What the “griotic tradition” asks us to do instead is teach students not to “improve” their own writing (to change themselves!) but to learn and try on news ways of writing, to understand writing as essentially a performance that you can put on and step out of without compromising your personal identity and without believing in any inherent value of certain types of writing over others. So, even for our classrooms with a marked lack of diversity, we can teach an appreciation for diversity and work to undo the assumptions of superior writing skill created by white privilege.

In the end, I think that Digital Griots does offer us a way to encourage a multicultural classroom even without a visibly diverse student population OR explicit discussions of race. Through a treatment of different texts and discourses that highlights their status as culturally-dependent, inherently-valueless performances, we can at least encourage an ethics of diversity in our students.

(I apologize for the late posting.)

Remixing E110

I’ve found, reading through the posts before I post my own piece to make sure I’m not repeating what’s been said, that for UD I have a stunningly diverse classroom, whereas the class generally looks like this:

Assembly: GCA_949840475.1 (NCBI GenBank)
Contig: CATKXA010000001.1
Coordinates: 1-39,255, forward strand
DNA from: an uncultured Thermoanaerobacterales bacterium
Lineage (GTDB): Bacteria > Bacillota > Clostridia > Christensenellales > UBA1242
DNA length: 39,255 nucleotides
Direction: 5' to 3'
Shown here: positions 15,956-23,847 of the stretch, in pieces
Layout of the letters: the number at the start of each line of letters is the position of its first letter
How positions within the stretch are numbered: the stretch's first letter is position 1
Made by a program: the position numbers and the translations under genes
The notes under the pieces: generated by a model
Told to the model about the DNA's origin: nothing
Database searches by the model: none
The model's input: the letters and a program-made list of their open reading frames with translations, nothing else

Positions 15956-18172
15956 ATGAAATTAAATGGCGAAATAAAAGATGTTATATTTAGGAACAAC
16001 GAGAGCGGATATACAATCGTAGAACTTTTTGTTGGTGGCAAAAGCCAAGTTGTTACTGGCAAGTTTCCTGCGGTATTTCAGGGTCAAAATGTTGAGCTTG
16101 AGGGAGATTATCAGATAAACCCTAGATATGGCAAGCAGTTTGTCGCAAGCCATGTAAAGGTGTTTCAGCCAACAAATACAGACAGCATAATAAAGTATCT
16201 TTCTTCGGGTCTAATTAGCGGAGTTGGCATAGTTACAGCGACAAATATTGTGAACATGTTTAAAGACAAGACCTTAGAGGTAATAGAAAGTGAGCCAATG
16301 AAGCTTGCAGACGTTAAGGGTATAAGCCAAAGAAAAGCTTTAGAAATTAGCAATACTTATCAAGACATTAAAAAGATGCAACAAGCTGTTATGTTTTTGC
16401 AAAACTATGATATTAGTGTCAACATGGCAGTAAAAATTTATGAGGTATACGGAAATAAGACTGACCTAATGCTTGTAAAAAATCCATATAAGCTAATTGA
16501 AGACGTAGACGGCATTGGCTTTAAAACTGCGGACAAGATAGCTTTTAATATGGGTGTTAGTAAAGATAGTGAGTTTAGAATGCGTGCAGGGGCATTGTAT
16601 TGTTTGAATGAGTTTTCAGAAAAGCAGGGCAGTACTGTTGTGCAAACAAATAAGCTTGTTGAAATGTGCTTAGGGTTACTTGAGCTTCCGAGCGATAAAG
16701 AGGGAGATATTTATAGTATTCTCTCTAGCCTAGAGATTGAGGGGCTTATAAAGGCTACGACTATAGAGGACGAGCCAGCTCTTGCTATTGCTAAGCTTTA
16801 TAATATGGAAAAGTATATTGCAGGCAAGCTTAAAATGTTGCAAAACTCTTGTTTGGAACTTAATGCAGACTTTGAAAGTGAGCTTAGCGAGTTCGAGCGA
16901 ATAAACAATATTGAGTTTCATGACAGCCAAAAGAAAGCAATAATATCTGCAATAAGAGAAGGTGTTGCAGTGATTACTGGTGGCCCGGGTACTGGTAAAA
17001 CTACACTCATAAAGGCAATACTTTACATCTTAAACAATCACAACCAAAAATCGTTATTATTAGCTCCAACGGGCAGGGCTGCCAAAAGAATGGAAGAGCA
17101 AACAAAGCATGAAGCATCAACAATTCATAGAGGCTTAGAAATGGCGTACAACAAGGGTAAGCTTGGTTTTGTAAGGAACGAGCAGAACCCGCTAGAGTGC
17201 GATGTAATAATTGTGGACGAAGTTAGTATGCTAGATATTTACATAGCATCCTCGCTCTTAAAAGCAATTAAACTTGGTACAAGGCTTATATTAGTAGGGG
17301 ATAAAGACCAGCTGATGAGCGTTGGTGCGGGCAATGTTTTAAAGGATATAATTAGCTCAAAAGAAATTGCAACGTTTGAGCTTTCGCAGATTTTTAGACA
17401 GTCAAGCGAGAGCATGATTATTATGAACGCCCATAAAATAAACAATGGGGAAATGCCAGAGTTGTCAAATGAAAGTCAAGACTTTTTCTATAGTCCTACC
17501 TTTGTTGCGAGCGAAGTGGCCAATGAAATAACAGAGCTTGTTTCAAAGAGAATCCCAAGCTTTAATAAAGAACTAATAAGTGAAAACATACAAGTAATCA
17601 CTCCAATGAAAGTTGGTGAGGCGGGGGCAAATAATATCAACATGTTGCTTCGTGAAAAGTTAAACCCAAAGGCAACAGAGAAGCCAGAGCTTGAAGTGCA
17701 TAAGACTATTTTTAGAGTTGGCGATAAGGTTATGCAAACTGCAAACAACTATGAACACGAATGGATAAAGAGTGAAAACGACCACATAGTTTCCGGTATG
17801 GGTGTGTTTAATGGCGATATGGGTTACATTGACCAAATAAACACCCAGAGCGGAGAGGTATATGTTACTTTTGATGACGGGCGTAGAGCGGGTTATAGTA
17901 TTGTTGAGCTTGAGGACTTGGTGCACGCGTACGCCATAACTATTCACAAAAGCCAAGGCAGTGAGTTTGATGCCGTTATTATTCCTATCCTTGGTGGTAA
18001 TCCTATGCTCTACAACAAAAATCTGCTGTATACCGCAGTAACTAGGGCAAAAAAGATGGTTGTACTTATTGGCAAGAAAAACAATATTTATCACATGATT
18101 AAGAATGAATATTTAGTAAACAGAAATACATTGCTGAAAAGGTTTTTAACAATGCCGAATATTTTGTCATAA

http://www.tubechop.com/watch/2542308 (Vine by Eric Dunn).

By diverse, I mean I have four students of color (an African American woman, Asian man, Middle Eastern man, and Hispanic man) and one young woman who (while white) doesn’t match up to the average UD student in that both her parents are Polish immigrants and she herself is fully bilingual. That’s about 20%!

We have not discussed race as a class, although I have brought in questions of intersectionality when students conference research topics with me. The one moment where race came up slightly was in our discussion of Anne Curzan’s piece, Says Who? Teaching and Questioning the Rules of Grammar,” in which she discusses Standard English vs home languages. Still, I am invested in diverse conversations happening in my course as I gain more experience as an instructor. 

I am, however, highly cognizant of Heather’s point about the danger in assigning students the role as “Ambassador to the Other. Carol Powell’s recent campaign at Harvard, “I, Too, Am Harvard” offers one important visual here (of many key images):


I am especially wary of this given my own position at home as explainer and defender of all things bisexual. It’s an exhausting position to be put in and certainly not one I want to place upon any student in my course.